Hillsborough County: The agreement between the union and the Tampa, Fla.-area school district allows teachers to choose merit-based pay system over step increases, but those teachers face pay cuts for poor evaluations. Seniority is retained for job placement but is abolished for compensation, and 40 percent of teacher evaluation depends on test scores. As many as 300 teachers will serve as mentors to earn an additional $5,000 per year, funded by a $100 million grant from the Gates Foundation.
Together, these contracts amount to a new form of pattern bargaining for teachers' unions that enshrines attacks on tenure, evaluation based on test scores and merit pay. That's why Arne Duncan cited these agreements as the focus of next year's conference with the Department of Education, the AFT and NEA. Duncan's aim--shared by Weingarten--is to isolate militants in the unions--including, for example, the leadership of the CTU.
Duncan, however, despite his periodic anti-union outbursts--he effusively praised Waiting for "Superman", for example--is actually playing the role of the school reformers' good cop. Four days before Duncan appeared alongside Weingarten and van Roekel to promote labor-management collaboration in Hillsborough County, the heads of a number of major school districts, including New York City's Joel Klein, Chicago's Ron Huberman and Washington, D.C.'s Michelle Rhee, published a "manifesto" titled "How to fix our schools."
The writers of this anti-union screed ignored the impact of the economic crisis on both school budgets and the lives of children. The problem, they declared, is that "teacher hiring and retention [are] determined by archaic rules involving seniority and academic credentials."
From these school bosses' point of view, budget cuts and austerity aren't obstacles to school reform, but a means to accelerate it. Thus, the Chicago Public Schools are trying to follow Rhee's example in Washington and lay off teachers according to their evaluations rather than job security, and New York City schools officials are itching to do likewise.
In Los Angeles, officials are even attempting to use the proposed settlement of a civil rights lawsuit to try force United Teachers Los Angeles to surrender tenure-based job protections in several schools with overwhelmingly Latino and Black school populations.
LAYOFFS ASIDE, the next wave of attacks on teachers' unions will focus on the use of test scores as the means to evaluate teachers as school districts across the U.S. comply with new state legislation driven by the Race to the Top grant applications.
But while school officials from Arne Duncan to individual school principals assert that statistical "value-added models" can correlate student test scores with individual teacher effectiveness, careful studies have found no such result. As a research paper published in August by the Economic Policy Institute pointed out:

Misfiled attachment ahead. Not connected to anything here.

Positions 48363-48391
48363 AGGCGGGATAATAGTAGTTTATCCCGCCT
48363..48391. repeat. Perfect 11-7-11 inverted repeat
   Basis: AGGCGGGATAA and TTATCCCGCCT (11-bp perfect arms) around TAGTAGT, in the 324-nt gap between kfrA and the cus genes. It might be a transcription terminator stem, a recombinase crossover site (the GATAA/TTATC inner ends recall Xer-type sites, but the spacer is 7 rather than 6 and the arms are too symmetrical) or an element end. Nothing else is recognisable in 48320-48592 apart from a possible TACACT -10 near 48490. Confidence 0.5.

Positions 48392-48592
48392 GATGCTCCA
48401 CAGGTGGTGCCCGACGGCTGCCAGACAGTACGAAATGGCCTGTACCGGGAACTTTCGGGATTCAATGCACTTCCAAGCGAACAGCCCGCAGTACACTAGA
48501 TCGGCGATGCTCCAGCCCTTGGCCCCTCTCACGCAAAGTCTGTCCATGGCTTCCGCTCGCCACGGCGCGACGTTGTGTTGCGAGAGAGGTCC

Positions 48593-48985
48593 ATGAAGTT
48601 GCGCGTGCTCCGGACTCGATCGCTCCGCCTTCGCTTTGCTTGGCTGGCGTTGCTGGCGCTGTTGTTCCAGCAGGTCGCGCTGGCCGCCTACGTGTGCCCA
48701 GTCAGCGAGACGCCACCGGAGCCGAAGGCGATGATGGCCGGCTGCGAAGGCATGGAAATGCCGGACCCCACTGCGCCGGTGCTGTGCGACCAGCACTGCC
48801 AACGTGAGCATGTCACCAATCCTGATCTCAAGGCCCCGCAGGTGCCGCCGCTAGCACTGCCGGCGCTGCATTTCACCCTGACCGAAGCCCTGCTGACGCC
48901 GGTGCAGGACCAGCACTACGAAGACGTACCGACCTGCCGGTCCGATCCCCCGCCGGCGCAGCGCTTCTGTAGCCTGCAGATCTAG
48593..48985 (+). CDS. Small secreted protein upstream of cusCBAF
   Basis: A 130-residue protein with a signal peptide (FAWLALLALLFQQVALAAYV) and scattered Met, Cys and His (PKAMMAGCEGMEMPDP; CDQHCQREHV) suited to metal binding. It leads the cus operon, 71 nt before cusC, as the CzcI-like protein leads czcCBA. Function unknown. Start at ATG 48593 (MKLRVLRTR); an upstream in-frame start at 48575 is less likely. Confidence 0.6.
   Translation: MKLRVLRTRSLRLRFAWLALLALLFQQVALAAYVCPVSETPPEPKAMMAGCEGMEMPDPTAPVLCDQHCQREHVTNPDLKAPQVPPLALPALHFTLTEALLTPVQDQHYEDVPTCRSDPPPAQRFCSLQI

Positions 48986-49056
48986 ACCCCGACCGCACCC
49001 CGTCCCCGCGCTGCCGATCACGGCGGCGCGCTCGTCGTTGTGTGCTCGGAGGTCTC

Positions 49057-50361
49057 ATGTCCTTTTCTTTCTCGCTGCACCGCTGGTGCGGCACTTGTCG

[T]here is broad agreement among statisticians, psychometricians and economists that student test scores alone are not sufficiently reliable and valid indicators of teacher effectiveness to be used in high-stakes personnel decisions, even when the most sophisticated statistical applications such as value-added modeling are employed.
AFT leaders know all this. However, they've bowed to the use of test scores in teacher evaluation in order to avoid a head-on confrontation with school reformers. Instead, Weingarten seeks local contracts that allow teachers to opt out of tenure protections in order to get higher salaries and/or merit pay. In return, they'll be subject to termination based on those evaluations--and given that test scores tend to fluctuate year to year, even the most seasoned and effective teachers will find their jobs on the line.
Weingarten's approach weakens the pillars of teacher unionism. The AFT broke with the NEA nearly a century ago precisely because that organization, then dominated by administrators, left teachers without an effective advocate. The renaissance of the AFT in the 1960s--which included several illegal strikes--was due largely to its leaders' demands for collective bargaining agreements that enshrined tenure-based job security.
That generation of AFT activists understood that tenure is the only defense against the arbitrary behavior and favoritism of administrators. For similar reasons, the teachers' unions have traditionally opposed merit pay, since it allows administrators to reward their friends while denying such gains to union activists deemed to be "troublemakers." The impact of the AFT's gains was enough to spur the NEA to shed its much old conservatism and push for collective bargaining as well.
Weingarten is reversing these historic positions to try to avoid risky confrontations with school reformers, from Barack Obama and Arne Duncan to local officials. But such battles are inevitable, given the school reformers' determination to break the back of teacher unionism.
Rather than protect teachers, Weingarten's policies are weakening both the AFT and the NEA as they face their greatest battles in half a century. Teachers who are determined to defend their unions' gains will have to press their leaders to take up that challenge, or see their organizations decisively weakened.